MatthiasSamwald/DOLCE bio-zen patient-record proposal

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bio-zen / POMR proposal

The first stable version of the bio-zen ontology has recently been released, a release of an extension (‚bio-zen plus’) will soon follow. This proposal describes how bio-zen and the DOLCE foundational ontology could be used for the HCLSIG Semantic Web demo.


Ontologies used:

  • bio-zen
  • bio-zen plus
  • Problem-Oriented Medical Record Ontology

Download: bio-zen, bio-zen plus download page, POMR download page

bio-zen is based on the DOLCE foundational ontology, the Simple Knowledge Organisation System (SKOS) and Dublin Core. In the current version, it is focused on the description of molecular interaction pathways, but can also be used to many other biological phenomena in a more generic fashion. bio-zen also incorporates ontological constructs to make statements about digital information resources, based on my URI proposal.

bio-zen plus is based on bio-zen, and adds selected constructs from the SIOC (Semantically Interlinked Open Communities) ontology , the FOAF ontology and the Creative Commons Metadata schema. It can be used to add descriptions about persons (e.g. researchers), publications, organisations and online-communities. SIOC is basically a representation of bulletin boards, blogs and mailing lists in OWL. Both FOAF and SIOC are backed by a relatively large (and growing) community of users and developers. In the context of research, SIOC is an excellent tool to describe scientific discourse in a practical, web-centric manner. bio-zen plus also add some constructs to represent the basics of scientific discourse (e.g. one can make the statement that a certain posting / document / dataset is supported or in conflict with some other posting / document / dataset).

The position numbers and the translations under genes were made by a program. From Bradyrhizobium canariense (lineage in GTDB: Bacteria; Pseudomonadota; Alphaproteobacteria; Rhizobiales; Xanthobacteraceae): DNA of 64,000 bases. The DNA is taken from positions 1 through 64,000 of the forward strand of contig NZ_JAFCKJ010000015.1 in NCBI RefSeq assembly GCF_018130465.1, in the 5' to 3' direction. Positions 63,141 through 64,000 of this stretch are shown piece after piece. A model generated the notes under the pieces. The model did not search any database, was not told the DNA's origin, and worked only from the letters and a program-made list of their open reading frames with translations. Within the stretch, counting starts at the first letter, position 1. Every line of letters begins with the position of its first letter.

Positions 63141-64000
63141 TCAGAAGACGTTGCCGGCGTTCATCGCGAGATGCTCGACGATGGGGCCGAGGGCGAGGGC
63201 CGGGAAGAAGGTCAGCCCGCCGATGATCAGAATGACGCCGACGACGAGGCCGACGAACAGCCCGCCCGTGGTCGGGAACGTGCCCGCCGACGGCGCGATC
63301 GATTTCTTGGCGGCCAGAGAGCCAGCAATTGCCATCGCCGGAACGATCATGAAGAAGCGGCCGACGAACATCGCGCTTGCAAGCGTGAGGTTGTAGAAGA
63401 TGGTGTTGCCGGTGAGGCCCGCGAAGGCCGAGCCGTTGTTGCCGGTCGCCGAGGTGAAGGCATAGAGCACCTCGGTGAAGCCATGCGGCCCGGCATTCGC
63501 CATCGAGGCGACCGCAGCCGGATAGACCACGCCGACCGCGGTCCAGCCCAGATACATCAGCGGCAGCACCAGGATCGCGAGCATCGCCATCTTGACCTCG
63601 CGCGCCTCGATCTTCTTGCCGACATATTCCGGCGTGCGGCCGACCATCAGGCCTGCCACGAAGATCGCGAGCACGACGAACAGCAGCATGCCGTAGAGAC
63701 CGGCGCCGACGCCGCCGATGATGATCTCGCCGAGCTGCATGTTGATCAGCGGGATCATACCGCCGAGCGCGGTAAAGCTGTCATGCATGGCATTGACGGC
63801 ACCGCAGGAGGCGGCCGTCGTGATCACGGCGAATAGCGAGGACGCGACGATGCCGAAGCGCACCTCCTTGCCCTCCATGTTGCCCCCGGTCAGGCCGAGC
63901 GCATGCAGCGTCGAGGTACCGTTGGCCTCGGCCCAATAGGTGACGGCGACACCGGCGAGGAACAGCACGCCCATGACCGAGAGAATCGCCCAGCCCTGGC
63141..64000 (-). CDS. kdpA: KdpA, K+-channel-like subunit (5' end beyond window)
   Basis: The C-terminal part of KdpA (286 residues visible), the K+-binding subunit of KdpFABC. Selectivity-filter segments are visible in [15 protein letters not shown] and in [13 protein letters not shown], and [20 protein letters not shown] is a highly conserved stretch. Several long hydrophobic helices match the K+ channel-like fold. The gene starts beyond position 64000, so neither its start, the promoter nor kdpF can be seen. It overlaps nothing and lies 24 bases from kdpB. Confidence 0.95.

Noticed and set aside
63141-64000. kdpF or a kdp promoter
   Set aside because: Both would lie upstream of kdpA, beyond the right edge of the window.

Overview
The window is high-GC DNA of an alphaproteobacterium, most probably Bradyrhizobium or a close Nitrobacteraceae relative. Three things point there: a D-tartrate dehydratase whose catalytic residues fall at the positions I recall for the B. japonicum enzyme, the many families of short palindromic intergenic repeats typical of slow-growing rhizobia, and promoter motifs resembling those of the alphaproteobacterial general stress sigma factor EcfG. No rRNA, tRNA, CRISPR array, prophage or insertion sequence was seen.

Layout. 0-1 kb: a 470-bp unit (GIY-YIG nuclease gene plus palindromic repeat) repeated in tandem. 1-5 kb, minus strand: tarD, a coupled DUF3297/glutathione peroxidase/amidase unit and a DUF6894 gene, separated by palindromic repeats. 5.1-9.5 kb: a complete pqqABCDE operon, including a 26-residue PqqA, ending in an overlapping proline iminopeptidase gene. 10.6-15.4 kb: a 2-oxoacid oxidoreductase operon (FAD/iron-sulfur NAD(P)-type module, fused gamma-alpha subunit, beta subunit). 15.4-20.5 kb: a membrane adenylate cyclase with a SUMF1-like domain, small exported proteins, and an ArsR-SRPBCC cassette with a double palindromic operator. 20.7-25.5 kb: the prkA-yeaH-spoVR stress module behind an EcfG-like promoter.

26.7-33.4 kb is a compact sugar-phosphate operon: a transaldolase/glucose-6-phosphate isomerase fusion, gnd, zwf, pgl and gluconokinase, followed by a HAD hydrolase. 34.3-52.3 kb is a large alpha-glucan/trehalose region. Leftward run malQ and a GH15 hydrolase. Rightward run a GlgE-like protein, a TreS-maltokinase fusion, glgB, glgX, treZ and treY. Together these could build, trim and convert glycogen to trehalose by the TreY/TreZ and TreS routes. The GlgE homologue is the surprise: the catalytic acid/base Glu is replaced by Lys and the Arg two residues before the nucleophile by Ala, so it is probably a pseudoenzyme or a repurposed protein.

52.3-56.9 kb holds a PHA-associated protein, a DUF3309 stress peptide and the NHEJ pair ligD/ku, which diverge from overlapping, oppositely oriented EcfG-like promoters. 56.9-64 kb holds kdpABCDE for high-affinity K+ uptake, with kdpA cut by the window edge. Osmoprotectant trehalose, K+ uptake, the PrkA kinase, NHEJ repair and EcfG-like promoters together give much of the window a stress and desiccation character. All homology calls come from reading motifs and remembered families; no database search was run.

The Problem-Oriented Medical Record Ontology is described at [1]. It is also based on DOLCE and includes mappings to bio-zen, FOAF and Galen.

All of the bio-zen ontologies and datasets are valid OWL DL (FOAF, SIOC and DC are not originally valid OWL DL, so some minor modifications were made to these).

bio-zen-logo-NEW-smaller_01.gif logo_sm.gif dcmi_sm.gif SmileysTransp.gif sioc_logo.gif 220-cc.logo.circle.jpg opengalen.gif


Datasources and how they are mapped to the ontology:

  • Pubmed

Articles represented as foaf:Document (a subclass of bio-zen:data) Metadata (e.g. Title, Authors) of articles is represented with Dublin Core Links to fulltext / abstracts using constructs of bio-zen digital resource management Annotation with MeSH concepts represented as SKOS (already available)

  • Entrez Protein
  • Entrez Gene
  • possibly other Entrez databases

The following databases can be converted with the pax2zen converter from available BioPAX data:

Work to be done:

  • Contact and negotiate with the data providers (to make sure that they agree)
  • use the pax2zen converter to convert datasets where applicable, debug the resulting OWL files (see if they are valid OWL DL, if not, try to fix it).
  • use XQuery or a scripting language to convert Entrez datasets.
  • Try to map annotations in data to correct OBO concepts (e.g. INOH has ChEBI annotations). This might result in most of the manual work, but it would be worthwhile, as the concept annotations can act as a ‘glue’ between datasets from different data providers.